This Bill "modernises the mechanics" of the local land charge system. They are the words of the Law Commission. The Law Commission did not set out a fundamental review of the matters which are or might be registrable. It did not set out to add or create new land charges. It was never the purpose of the Bill that it should include a new category of land charges.

I should like to deal specifically with the amendment. The right hon. Member for Crosby is an expert on statutory instruments, orders and rules—a far greater expert than I am. He will know that it is plainly inappropriate that the power to create land charges should be exercisable by subordinate legislation, which is what he is suggesting by the amendment. The creation of a local land charge is a matter for statute, because the status of a local land charge is plainly one for substantive law, with major consequences attaching to it, including, as the right hon. Gentleman will know, a potential liability on public funds. Even if it were acceptable that compulsory purchase orders or any other matter could be made a local land charge by subordinate legislation, the Lord Chancellor is not the appropriate authority to decide questions which are the responsibility of a variety of other Departments, as almost all ex-Ministers will know.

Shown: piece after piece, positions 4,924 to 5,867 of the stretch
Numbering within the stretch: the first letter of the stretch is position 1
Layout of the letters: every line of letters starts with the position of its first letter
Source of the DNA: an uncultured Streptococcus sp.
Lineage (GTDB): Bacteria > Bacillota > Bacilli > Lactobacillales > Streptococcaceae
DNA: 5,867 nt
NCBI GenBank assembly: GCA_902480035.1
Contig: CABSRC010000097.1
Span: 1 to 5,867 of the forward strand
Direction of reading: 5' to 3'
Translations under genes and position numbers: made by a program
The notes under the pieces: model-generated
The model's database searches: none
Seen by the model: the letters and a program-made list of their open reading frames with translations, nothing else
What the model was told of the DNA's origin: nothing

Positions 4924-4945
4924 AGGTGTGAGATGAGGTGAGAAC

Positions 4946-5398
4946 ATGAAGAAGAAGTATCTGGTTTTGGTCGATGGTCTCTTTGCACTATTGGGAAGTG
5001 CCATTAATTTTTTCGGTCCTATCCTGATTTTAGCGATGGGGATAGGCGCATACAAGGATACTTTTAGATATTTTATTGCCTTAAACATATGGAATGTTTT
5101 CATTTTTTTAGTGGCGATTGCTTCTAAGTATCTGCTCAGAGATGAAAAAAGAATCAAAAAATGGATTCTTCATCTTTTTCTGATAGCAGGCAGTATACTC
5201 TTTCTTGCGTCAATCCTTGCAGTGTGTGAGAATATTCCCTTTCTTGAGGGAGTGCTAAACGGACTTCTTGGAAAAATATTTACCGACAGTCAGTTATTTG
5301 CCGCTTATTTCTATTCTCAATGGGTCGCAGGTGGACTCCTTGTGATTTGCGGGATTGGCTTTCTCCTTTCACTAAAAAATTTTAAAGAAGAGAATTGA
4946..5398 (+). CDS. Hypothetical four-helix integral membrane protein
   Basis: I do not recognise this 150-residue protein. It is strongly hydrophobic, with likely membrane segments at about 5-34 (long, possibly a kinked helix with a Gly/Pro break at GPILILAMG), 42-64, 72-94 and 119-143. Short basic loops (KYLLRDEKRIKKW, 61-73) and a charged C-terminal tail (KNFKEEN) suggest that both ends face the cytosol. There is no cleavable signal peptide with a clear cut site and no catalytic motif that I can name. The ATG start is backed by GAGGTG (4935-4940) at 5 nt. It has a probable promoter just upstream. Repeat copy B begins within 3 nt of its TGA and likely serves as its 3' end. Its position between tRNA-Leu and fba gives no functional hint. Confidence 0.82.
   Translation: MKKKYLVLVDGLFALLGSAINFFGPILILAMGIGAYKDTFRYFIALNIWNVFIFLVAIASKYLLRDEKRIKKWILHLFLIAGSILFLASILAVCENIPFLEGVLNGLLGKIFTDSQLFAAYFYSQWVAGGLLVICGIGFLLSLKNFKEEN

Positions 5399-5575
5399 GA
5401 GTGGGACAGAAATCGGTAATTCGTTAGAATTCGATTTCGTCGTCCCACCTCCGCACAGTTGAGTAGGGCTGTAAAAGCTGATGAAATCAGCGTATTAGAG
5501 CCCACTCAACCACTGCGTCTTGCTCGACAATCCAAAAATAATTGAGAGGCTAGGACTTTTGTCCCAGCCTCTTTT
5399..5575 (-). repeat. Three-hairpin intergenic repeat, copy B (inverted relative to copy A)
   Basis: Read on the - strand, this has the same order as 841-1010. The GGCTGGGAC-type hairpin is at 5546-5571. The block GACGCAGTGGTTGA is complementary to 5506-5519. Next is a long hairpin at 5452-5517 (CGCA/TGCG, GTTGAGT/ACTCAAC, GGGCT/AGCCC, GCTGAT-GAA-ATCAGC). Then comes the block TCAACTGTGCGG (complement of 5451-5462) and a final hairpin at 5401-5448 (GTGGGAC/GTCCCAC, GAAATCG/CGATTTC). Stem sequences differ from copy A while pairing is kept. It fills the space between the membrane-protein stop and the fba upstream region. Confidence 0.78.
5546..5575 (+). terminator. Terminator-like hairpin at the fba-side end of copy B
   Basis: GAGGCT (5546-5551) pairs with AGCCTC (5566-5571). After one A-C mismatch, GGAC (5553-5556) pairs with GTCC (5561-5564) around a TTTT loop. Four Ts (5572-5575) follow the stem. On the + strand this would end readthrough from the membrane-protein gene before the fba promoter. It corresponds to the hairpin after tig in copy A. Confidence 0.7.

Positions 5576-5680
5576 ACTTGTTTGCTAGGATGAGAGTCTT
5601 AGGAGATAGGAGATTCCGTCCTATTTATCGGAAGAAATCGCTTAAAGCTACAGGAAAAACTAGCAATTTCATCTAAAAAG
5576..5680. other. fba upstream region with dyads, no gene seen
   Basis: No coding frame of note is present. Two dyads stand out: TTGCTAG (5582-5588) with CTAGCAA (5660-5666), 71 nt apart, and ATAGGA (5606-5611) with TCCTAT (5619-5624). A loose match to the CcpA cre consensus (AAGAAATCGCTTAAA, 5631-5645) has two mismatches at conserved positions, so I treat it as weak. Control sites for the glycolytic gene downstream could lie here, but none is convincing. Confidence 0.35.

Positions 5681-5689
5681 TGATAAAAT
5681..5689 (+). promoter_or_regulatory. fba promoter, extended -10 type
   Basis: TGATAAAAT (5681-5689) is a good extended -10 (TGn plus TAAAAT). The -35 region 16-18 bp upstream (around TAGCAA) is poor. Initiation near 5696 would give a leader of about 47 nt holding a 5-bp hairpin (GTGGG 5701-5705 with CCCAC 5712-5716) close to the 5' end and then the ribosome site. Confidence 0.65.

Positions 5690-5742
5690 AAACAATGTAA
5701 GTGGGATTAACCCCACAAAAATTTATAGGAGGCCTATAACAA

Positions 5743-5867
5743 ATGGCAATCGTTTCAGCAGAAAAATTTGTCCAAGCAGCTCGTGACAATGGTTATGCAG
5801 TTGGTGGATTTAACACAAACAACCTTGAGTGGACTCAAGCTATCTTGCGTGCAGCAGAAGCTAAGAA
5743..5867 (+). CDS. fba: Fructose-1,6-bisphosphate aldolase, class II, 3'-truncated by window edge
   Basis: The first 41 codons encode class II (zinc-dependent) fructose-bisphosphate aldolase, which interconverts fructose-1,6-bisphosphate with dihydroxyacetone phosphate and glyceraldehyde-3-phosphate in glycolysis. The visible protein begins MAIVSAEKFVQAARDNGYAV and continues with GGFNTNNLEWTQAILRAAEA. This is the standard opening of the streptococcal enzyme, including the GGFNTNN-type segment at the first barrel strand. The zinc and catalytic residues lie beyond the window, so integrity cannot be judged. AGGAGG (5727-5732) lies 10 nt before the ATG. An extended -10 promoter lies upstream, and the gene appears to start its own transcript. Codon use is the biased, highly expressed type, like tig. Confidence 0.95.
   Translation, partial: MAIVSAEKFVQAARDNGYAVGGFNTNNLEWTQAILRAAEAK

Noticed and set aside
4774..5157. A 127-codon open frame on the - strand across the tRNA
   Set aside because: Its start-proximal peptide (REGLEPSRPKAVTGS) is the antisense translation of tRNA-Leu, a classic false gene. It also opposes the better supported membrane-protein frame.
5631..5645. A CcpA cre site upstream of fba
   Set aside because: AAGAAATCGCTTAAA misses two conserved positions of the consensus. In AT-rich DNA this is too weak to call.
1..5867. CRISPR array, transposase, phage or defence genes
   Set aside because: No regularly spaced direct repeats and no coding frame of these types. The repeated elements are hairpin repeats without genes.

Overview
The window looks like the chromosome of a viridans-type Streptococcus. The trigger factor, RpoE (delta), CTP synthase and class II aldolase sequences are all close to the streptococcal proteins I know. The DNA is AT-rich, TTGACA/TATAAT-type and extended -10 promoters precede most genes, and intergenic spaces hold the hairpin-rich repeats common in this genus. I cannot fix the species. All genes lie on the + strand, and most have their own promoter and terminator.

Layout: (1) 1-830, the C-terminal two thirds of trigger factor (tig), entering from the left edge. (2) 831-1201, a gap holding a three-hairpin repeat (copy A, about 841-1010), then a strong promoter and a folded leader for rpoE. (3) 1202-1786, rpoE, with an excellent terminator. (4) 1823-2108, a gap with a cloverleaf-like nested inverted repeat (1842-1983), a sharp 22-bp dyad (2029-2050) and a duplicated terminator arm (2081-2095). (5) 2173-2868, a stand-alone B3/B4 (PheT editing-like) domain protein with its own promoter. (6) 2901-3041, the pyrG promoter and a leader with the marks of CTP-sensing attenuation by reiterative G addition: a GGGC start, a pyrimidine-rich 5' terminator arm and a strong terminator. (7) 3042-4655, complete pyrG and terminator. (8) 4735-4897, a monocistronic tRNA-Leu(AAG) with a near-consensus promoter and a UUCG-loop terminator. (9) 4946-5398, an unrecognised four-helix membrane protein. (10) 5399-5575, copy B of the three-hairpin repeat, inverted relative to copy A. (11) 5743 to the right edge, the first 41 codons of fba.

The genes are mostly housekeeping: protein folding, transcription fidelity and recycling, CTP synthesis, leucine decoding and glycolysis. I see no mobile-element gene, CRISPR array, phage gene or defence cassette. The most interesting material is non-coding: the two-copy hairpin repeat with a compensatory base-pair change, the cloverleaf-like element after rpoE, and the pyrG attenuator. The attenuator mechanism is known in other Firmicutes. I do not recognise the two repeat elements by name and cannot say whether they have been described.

Mr. Graham Page

As the Minister knows, there are a number of compulsory purchase orders which are already registrable as local land charges. This is nothing new. It is merely saying that we shall in future list them. Without going into the further details of the amendment, I wonder whether the Minister could assure the House not merely that Ministers will look at this matter but that there will be a serious review of it to see whether the Government can carry out the wishes of the Law Commission in clearing up this point about what is registrable in a compulsory purchase order and what is not.

Mr. Davidson

If Ministers are not aware of that by now, they should be aware of the concern that exists about this matter. I am sure that they desire to clear the matter up. I do not know whether the right hon. Gentleman wishes me to go into further details about his amendment. It would appear not to achieve the object he desires. It would enable the exercise of powers of compulsory acquisition to be made local land charges in accordance with rules under Clause 14.

The exercise of a power of compulsory acquisition is an acquisition. That is the conveyance from the owner to the acquiring authority. As the right hon. Gentleman well knows, it would be useless to register such acquisitions, because the land is then in the hands of the acquiring authority and is therefore no longer burdened.